RZ: A dominant theme in your book is dislodging the post 9/11 assumption that terrorism as a phenomenon must be pinned on Islam and Muslims. You write: “The experts on Islam who opened for business following 9/11 peddle their wares more feverishly after every terror attack.” Who are these “experts,” and to what extent do you see their cultivation as a threat to those they seek to represent? 

PM: We, and by that I mean “the intelligentsia,” made a catastrophic mistake after 9/11 when we located the roots of terror in Islam, saying that there is something peculiar in their political tradition that explains an eruption of violence. That perspective looked past the mixed history of terrorism, and we now see that regardless of whether it is in Burma or Thailand or India, militancy and terrorism emerge out of a confluence of socio-economic factors. It is a sign of desperation and despair. This idea that it belongs to Islam in particular is a very dangerous idea; it was made mainstream and it was legitimated not just by the far right who are in charge of policy today (and have been engaging in this puerile debate), but also by the liberal intelligentsia.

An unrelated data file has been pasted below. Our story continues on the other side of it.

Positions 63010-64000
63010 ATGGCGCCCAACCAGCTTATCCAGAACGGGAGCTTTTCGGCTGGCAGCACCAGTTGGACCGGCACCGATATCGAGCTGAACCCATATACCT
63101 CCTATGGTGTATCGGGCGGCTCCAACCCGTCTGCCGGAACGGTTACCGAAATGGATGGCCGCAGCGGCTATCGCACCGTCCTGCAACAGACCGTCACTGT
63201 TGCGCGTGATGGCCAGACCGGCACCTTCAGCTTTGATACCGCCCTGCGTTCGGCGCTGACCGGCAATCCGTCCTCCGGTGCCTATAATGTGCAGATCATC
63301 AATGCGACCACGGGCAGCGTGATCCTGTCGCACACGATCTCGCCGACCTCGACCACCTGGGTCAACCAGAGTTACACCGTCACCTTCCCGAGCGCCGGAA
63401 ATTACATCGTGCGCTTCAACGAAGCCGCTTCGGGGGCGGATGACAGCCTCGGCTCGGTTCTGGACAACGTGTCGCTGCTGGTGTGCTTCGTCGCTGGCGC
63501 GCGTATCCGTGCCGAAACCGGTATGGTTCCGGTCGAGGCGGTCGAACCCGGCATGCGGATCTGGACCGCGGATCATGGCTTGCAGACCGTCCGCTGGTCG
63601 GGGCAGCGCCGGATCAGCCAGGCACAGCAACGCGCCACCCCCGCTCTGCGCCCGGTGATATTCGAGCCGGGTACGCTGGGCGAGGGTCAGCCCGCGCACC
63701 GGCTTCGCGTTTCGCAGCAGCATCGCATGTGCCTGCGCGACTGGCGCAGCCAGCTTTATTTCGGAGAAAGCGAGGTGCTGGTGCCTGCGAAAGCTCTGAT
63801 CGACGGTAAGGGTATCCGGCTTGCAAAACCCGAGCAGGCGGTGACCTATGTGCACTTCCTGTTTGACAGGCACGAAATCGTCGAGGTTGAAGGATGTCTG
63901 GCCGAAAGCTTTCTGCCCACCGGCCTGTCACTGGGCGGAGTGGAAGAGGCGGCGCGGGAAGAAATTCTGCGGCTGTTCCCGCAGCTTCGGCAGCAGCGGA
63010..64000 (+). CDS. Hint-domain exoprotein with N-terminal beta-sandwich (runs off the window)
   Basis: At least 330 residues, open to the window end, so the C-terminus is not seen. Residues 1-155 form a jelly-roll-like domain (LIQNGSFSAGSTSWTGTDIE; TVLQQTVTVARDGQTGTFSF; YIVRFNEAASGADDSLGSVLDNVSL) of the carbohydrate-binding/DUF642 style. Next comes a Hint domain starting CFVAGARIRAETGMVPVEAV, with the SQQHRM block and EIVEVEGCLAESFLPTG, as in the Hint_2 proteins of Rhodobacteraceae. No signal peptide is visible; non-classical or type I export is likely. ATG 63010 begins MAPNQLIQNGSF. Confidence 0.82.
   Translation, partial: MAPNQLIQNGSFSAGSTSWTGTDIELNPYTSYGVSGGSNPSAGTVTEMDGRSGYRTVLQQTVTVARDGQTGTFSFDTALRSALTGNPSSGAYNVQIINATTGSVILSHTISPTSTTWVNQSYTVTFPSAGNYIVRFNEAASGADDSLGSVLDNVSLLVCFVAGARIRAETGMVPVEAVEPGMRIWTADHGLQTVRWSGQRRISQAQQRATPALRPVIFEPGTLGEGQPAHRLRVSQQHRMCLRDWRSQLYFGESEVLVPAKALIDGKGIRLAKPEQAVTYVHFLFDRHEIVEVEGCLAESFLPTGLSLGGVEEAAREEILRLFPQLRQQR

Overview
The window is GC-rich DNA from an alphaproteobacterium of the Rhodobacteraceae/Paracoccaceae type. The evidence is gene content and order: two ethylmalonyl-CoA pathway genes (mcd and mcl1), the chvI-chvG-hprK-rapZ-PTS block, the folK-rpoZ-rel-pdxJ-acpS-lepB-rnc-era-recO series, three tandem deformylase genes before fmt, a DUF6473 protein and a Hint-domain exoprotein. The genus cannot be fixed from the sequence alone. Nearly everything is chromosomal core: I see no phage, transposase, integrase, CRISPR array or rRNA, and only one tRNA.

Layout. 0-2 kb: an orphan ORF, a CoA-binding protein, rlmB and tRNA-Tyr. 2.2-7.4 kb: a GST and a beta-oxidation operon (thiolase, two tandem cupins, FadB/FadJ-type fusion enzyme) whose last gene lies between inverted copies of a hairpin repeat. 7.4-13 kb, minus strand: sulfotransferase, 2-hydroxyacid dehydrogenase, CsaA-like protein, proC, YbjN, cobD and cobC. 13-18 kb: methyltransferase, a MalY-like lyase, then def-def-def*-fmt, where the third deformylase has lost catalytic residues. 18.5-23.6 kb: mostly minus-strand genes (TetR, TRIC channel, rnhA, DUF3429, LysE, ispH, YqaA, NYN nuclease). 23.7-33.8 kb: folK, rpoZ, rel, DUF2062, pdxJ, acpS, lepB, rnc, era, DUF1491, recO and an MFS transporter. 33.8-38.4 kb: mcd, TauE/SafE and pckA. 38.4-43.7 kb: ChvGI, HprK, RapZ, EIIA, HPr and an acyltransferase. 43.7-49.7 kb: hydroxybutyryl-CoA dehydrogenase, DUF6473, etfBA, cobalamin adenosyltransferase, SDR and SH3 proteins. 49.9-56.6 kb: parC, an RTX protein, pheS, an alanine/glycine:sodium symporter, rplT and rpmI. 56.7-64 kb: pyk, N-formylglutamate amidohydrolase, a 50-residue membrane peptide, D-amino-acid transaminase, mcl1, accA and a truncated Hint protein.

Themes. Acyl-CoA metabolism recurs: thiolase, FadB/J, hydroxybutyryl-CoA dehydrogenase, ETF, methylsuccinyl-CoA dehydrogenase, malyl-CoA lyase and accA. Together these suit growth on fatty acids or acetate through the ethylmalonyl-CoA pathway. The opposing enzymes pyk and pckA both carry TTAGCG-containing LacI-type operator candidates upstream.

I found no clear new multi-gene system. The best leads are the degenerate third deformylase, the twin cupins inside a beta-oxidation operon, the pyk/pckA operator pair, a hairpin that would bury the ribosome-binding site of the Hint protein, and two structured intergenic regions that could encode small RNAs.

Francis Fukuyama, for instance, said there is something intrinsic about Islam which is just not compatible with modernity. Then there is Salman Rushdie and even Martin Amis, talking about mass deportation as part of a thought experiment that he offered to a journalist. In sum, all sorts of mainstream figures were advancing this Islamophobic discourse in very holistic and dangerous ways, and in the guise of teaching Islam or understanding Islam or helping the Muslim moderates. This is why we are where we are today.